quiversc documentation

quiversc scales a dense grid of quiver arrows to comfortably fit in axes before plotting them.

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h = quiversc(...)


quiversc(x,y,u,v) plots vectors as arrows at the coordinates specified in each corresponding pair of elements in x and y. The matrices x, y, u, and v must all be the same size and contain corresponding position and velocity components. By default, the arrows are scaled to just not overlap, but you can scale them to be longer or shorter if you want.

quiversc(...,'density',DensityFactor) specifies density of quiver arrows. The DensityFactor defines how many arrows are plotted. Default DensityFactor is 50, meaning hypot(Nrows,Ncols)=50, but if your plot is too crowded you may specify a lower DensityFactor (and/or adjust the markersize).

quiversc(...,scale) automatically scales the length of the arrows to fit within the grid and then stretches them by the factor scale. scale = 2 doubles their relative length, and scale = 0.5 halves the length. Use scale = 0 to plot the velocity vectors without automatic scaling. You can also tune the length of arrows after they have been drawn by choosing the Plot Edit tool, selecting the quiver object, opening the Property Editor, and adjusting the Length slider.

quiversc(...,LineSpec) specifies line style, marker symbol, and color using any valid LineSpec. quiversc draws the markers at the origin of the vectors.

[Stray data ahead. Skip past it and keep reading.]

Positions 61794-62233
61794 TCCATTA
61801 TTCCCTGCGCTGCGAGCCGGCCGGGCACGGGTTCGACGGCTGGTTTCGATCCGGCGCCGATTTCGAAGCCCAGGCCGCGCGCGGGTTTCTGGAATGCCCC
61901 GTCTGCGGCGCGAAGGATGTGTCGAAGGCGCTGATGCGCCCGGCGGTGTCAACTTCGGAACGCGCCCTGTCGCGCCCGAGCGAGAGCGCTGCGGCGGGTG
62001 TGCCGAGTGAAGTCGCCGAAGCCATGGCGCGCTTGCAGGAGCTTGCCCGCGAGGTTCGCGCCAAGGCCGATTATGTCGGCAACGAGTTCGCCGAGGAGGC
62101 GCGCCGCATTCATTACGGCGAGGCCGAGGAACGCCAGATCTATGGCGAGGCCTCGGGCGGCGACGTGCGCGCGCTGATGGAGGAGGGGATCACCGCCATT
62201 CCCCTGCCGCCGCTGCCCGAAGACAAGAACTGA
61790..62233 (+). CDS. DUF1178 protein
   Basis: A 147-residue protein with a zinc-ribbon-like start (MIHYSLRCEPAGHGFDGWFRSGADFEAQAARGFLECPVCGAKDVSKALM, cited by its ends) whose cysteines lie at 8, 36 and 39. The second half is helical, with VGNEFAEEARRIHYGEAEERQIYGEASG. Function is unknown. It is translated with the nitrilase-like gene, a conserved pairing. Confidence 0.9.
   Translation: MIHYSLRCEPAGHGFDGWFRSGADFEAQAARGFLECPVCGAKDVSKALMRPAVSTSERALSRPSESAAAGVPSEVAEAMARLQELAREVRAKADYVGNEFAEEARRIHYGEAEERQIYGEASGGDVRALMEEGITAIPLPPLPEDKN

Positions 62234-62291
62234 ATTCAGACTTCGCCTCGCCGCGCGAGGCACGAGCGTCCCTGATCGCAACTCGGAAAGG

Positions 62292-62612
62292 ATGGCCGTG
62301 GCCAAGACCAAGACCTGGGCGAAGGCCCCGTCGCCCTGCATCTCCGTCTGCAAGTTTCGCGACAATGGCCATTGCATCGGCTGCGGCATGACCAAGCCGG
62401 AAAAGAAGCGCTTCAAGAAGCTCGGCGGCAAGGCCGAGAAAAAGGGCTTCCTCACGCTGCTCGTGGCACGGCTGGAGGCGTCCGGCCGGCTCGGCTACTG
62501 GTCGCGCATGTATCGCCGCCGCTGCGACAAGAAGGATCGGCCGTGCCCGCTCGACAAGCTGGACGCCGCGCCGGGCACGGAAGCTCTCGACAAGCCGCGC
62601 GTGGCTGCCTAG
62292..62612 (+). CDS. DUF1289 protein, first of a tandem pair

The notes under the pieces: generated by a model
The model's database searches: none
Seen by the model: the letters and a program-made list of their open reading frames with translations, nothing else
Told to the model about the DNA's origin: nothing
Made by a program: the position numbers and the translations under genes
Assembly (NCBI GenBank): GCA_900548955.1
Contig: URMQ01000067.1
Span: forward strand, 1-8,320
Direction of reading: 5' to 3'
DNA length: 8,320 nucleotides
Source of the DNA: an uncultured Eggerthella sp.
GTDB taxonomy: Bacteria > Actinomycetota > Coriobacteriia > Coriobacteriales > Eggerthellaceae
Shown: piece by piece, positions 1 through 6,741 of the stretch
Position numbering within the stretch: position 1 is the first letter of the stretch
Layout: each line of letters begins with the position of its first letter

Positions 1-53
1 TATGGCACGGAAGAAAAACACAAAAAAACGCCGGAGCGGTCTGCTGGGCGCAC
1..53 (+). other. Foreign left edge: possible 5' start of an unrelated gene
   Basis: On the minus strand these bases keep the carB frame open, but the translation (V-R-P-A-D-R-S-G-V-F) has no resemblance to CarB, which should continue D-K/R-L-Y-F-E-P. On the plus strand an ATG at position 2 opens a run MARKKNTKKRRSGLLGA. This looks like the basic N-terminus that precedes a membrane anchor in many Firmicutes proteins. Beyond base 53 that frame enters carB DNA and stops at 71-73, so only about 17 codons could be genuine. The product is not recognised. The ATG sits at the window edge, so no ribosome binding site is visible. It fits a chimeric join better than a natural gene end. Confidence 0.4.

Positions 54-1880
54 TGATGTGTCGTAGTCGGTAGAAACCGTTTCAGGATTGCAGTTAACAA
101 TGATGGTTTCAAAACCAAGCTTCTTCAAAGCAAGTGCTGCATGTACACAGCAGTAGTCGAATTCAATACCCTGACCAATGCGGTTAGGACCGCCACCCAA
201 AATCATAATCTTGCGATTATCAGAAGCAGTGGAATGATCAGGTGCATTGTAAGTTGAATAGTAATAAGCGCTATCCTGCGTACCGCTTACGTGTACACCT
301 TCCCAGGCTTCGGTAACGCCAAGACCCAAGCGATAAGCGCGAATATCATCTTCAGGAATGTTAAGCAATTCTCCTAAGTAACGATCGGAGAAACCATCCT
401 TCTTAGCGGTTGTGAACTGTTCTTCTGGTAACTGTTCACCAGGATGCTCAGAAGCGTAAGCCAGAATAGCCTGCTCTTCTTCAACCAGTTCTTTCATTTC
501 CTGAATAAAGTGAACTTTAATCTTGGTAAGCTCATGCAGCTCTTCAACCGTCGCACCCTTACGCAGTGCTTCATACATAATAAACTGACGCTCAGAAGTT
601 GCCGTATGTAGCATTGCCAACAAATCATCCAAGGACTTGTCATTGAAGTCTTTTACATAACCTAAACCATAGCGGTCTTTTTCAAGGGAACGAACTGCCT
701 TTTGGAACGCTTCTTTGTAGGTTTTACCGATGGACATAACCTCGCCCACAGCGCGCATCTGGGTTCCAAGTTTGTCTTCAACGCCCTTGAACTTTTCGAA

quiversc(...,LineSpec,'filled') fills markers specified by LineSpec.

quiversc(...,'Name',Value) specifies property name and property value pairs for the quiver objects the function creates.

h = quiversc(...) returns the quiver object handle h.

The problem

Here's the problem: When you try to plot a dense grid of wind patterns using Matlab's built-in quiver function, things can get too crowded to make any sense out of what's going on:

load pacific_wind

axis tight % eliminates empty space
borders    % national borders for context

Example 1

Above, the 417x761 grid of wind vectors means there are more than 300,000 arrows in that plot. To put that into context, there are 761 arrows spanning the width of the plot, and that's probably about how many pixels the plot is occupying on your screen. In other words, if each arrow is about the size of a pixel, they're gonna be too small gain any understanding from.

So try the same thing, but this time with quiversc:

axis tight

Example 2: Define arrow properties

Make the arrows red and plot fewer of them by setting the density to 30 rather than the default 50:

axis tight

Author Info

This function is part of the Climate Data Toolbox for Matlab. The function and supporting documentation were written by Chad A. Greene of the University of Texas at Austin.